High humidity with temperatures in the middle to high teens will act as fuel for Thunderstorms Wednesday night in Southwestern Ontario – with a widespread risk for Thursday morning through evening for the rest of Southern Ontario.

The remnant low of Tropical Storm Alberto will act as a trigger Wednesday night and Thursday. As the remnant low approaches Michigan, bands of showers and thunderstorms will wrap around the low.

What is left of Tropical Storm Alberto as it churns north – towards Michigan. Still displaying well defined circulation and heavy rainfall. 

On Thursday, the low will coalesce will a cold front and get absorbed by the Jet-stream. Upper-level energy and a cold front is expected to act as a trigger for widespread thunderstorms, some of which could turn severe. The primary risk with any thunderstorms that develop Thursday will be torrential rainfall and gusty winds. We will be watching Southwestern Ontario where rainfall could be an issue with minor flooding concerns.

A secondary cold front passage is expected Friday – which may act as a trigger for another round of thunderstorms. Again, rainfall will be the primary concern. Small hail is also a possibility.

It’s important to note, the next couple days aren’t expected to be a wash-out for everyone. Some locales may only see a few millimetres of rain. Whereas other locales, who receive several rounds of thunderstorms or training thunderstorms, could see locally 50mm or more.

Some solace from the humidity is expected by Saturday. Temperatures return to normal with brilliant sunshine and no humidity.

NORTHERN ONTARIO

A deep-layer of tropical moisture will move well north into Canada. Reaching as far North as James Bay and Northern Quebec. Heavy rainfall is expected along a boundary between Lake Superior and James Bay continuing into Northern Quebec. Totals rainfall amounts between 40-75mm are expected in the next 48 hours in the region.

Ontario

Thunderstorms, Locally Heavy Rainfall & Frequent Lightning for Southern…

Rain and thunderstorms expected early Tuesday (May 15, 2018) in Southern Ontario.

A complex of rain and thunderstorms is developing this hour in the Midwestern United States. This weather system is expected to push East late this evening, bringing widespread rain and thunderstorms after midnight.

Ahead of this system, humidity levels will increase – with temperatures into the high teens lingering late this evening and overnight.

TIMING:

Windsor to Goderich approximately 1am Tuesday.

Port Rowan to K/W to Shelburne approximately 3am Tuesday.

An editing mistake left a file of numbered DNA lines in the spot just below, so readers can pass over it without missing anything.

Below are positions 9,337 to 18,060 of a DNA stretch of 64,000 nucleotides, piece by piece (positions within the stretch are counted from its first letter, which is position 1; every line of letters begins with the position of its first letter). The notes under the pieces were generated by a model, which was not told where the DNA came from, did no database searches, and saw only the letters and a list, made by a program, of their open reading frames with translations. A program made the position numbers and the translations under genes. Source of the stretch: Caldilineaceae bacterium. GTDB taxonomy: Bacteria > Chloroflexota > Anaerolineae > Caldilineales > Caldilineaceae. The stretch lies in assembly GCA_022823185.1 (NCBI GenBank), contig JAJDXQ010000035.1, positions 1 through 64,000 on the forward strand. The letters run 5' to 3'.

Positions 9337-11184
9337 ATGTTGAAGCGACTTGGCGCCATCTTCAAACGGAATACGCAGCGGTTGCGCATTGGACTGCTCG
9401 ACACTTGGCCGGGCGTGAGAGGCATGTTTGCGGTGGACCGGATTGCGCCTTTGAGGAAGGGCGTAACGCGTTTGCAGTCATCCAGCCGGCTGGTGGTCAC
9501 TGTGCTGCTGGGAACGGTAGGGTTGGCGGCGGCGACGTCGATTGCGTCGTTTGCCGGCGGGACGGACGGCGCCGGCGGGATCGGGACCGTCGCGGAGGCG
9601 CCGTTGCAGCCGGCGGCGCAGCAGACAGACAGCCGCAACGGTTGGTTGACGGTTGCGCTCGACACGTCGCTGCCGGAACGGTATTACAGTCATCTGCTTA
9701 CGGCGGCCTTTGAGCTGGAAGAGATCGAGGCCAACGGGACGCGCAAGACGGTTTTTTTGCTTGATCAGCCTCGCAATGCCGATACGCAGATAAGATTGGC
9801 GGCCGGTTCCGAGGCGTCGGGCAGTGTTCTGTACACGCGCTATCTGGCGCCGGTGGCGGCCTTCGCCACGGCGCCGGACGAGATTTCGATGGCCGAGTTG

GTA to Barrieapproximately 4am Tuesday.

Peterborough to Eastern Ontarioafter 5am Tuesday.

Kingston to Ottawa approximately 9am Tuesday.

IMPACTS:

Heavy rainfall and frequent lightning for communities impacted by the complex of rainfall and thunderstorms tonight. A lessor threat for small hail and gusty winds also exists.

Due to already saturated soil, and rainfall intensity, a Special Weather Statement has been issued north of Lake Erie.

Rainfall totals between 20-40mm is expected north of Lake Erie. Locally, up to 50mm is possible. Elsewhere, expect 15+mm.

——

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– TCW

Ontario

First Noteworthy Severe Thunderstorm Risk in Ontario for 2018


For the first time in the 2018 season, a risk of widespread thunderstorms across Ontario could occur on Friday, May 4th, 2018 – some potentially severe.

Synopsis
During Friday morning, many regions across Southwestern, Southern and Central Ontario will experience widespread moderate rain: an isolated non-severe thunderstorm cannot be ruled out. As the morning and day progresses, conditions will become drier, sunny at times, more humid and potentially lead to some severe thunderstorms. The severe thunderstorms that do occur will bring mainly a wind threat.

A somewhat secondary line of isolated severe thunderstorms could also sweep into eastern sections of the Niagara region as a linear set-up of storms will form near upstate Pennsylvania and western New York state; where this line of storms exactly forms will be incredibly relevant for this region. Should it form quickly and near the CAN/USA border (as current atmospheric parameters suggest), the region will be impacted; a formation more eastwards will reduce the risk and impact substantially, to virtually nil.

Potential Severe-Threat Timing
Afternoon to early evening from west to east.

Scientific Analysis
The greatest risk for isolated severe thunderstorms can be depicted in the ‘darker orange region’.
A slight risk for isolated severe thunderstorms can be depicted in the ‘lighter orange region’.
Mainly non-severe thunderstorms can be depicted in the ‘yellow region’. One or two severe thunderstorms cannot be ruled out in this region, particularly along HWY 402, HWY 403 near Brantford and HWY 401 near the London-Woodstock corridor. Later on Friday, it is possible along eastern sections (ex. Kingston to Brockville and 50-60km east of Ottawa), an isolated severe thunderstorm is also possible.

Sufficient atmospheric energy at the immediate surface, as well as, 100mb and 300mb above the surface (SB, ML and MU CAPE) could be adequate to lead to severe thunderstorms. While energy is not astronomically high, and lower in comparison to the more traditional summer months, relatively strong dynamic forces should act as a sufficient trigger for isolated severe thunderstorms. Convective inhibition (CIN) at the surface as well as 100mb above the surface (ML-CIN), should reduce the risk of severe thunderstorms, and thunderstorms all together along the immediate northern shoreline of Lake Ontario: this will lead to cells rapidly weakening as they form near or just east of Lake Huron and usher eastwards. A relatively moderate lifted index (LI) will aid in dynamic instability leading to the greatest threat of isolated severe thunderstorms particularly near or just inland of Lake Huron and SE Georgian Bay. Storm relative helicity (SR) remains weak at the 0-1km threshold, and slightly stronger at the 3km threshold; this will allow for an increased threat of isolated severe thunderstorms in more of a linear format (although not encompassing a large area). Cyclonic updraft at the surface is virtually non-existent at the 0-1km threshold thereby limiting any tornado touchdown to virtually nil.